brought $97.50-117.50/ton; good quality, $67.50-75/ton; and fair,
$50/ton. Premium large round bales brought $97.50/ton, while good
quality sold for $72.50-82.50/ton. One load of premium alfalfa mix small
square bales sold for $115/ton. Good alfalfa mix hay in large squares
sold for $67.50/ton; fair quality, for $57.50/ton. Five loads of good
alfalfa mix hay in round bales ranged from $60 to $75/ton.
One load of premium-quality small square bales of grass hay sold for
$115/ton. Four loads of good grass hay in large square bales brought
$65-90/ton. Ten loads of round grass hay bales were sold, with
good-quality hay bringing $60-70/ton; fair hay, $57.50/ton.
One load of small square straw bales sold for $3.20/bale. Four loads of
round straw bales brought $18-29/bale and $52.50/ton.
Rock Valley Hay Auction sales are held every Thursday at 12:30 p.m.,
Central Time, with Monday auctions held at 12:30 p.m. through April.
Visit www.rockvalleyhay.com, or call 712-476-5541.
The drought has taken a big toll on much of Texas,
reports Elizabeth Britten, Britten Farm, Bryan. Britten Farm is located
in central Texas, and typically serves customers in the equine pleasure
market within a 30-mile radius of the operation. However, the severe
drought has brought calls from customers seeking hay from all over Texas
during the past year. In addition to servicing the regular customers,
Britten says she took in many new clients who couldn't find other
sources of hay. She spent much of the winter scouring the U.S. for
quality hay to fill orders. "We brought hay in from 10 states," she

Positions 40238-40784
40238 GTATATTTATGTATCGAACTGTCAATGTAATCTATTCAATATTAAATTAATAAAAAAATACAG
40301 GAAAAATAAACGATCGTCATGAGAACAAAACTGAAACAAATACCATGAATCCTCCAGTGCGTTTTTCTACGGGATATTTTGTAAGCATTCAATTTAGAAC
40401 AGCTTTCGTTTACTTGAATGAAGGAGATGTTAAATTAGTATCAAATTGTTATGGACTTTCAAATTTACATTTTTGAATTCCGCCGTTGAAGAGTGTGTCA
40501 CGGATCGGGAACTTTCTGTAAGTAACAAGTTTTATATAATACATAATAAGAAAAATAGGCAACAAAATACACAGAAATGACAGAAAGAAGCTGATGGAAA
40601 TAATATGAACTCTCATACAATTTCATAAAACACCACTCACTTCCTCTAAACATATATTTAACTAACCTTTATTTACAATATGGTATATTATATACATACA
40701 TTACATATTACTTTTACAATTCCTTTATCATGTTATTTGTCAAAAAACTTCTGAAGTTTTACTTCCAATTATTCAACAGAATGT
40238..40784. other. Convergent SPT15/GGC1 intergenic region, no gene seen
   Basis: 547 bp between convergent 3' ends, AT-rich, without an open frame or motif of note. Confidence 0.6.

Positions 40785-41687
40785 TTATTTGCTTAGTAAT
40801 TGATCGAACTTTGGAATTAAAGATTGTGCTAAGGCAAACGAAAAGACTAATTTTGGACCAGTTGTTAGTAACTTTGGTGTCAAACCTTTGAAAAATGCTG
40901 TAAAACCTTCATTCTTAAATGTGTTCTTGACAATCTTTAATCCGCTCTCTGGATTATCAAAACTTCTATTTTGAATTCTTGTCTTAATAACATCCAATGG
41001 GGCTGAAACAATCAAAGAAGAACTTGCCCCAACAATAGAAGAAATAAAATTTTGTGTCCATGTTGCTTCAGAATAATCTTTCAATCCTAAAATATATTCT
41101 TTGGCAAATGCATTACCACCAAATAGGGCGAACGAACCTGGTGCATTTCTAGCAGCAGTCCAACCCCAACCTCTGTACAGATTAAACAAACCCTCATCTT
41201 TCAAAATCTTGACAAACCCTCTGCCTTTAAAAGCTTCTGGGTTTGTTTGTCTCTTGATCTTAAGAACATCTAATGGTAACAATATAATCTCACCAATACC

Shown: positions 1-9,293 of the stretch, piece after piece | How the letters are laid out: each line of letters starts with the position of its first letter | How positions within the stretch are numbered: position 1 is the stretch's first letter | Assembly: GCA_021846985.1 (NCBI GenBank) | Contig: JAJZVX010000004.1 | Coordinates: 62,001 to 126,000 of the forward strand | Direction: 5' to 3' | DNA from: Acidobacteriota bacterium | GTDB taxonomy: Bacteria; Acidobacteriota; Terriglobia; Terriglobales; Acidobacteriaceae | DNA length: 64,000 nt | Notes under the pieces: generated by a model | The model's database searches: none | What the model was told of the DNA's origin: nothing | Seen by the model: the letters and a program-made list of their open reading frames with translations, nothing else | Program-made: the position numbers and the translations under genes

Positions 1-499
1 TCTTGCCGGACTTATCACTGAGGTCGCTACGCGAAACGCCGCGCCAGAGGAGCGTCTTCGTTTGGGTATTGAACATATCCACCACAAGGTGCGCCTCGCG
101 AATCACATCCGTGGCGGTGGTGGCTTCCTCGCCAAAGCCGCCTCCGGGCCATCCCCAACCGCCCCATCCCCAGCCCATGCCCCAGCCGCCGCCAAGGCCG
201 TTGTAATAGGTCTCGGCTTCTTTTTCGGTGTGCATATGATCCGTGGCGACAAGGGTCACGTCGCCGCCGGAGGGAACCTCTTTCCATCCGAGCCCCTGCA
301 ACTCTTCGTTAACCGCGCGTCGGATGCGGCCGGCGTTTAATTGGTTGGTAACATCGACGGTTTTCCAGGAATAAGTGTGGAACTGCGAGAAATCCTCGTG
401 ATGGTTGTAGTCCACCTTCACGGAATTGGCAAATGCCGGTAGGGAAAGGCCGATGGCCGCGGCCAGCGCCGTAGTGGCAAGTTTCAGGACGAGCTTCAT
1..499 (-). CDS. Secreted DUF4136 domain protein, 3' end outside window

reports. "I've never seen anything like this." Trucks were sometimes
hard to come by, and she had to wait two to three weeks for hay to
arrive in some cases. She says fuel prices have been an added burden.
"With the increase in fuel prices during the past few weeks, trucking
companies are saying they need to add a 5% surcharge," she
Britten says quality coastal bermudagrass hay has been particularly hard
to find. "I just got an email from a source who says coastal
bermudagrass hay is selling for $10 per square bale in Houston," she
states. "We were selling small square bales of coastal bermudagrass for
$5/bale in the barn plus delivery costs until we ran out of it in
January." Since then, she has been supplying customers with the
best-quality alfalfa, timothy and brome hay she could find. Elizabeth
and her husband, Randy, grow top-quality bermudagrass. "We were only
able to produce about 50% of what we normally grow last year because of
the drought," she says.
She says the extremely dry conditions meant fire extinguishers were
essential while cutting the hay. "Any spark during cutting could ignite
a serious fire, so we had to be extra alert," she notes. Although the
drought is far from broken, Britten says around 4" of rain fell in the
past two weeks. More rain is needed, but a burning ban has been lifted
in the immediate area. "We don't know what type of damage the root
systems will have sustained from the long dry period, but we are hoping
we can make our first cut of coastal bermudagrass by around the first
week in June," Britten says.
The Texas Cooperative Extension Service reports that some moisture fell
in the Texas Panhandle, but more is needed. Weevil, cowpea aphid and pea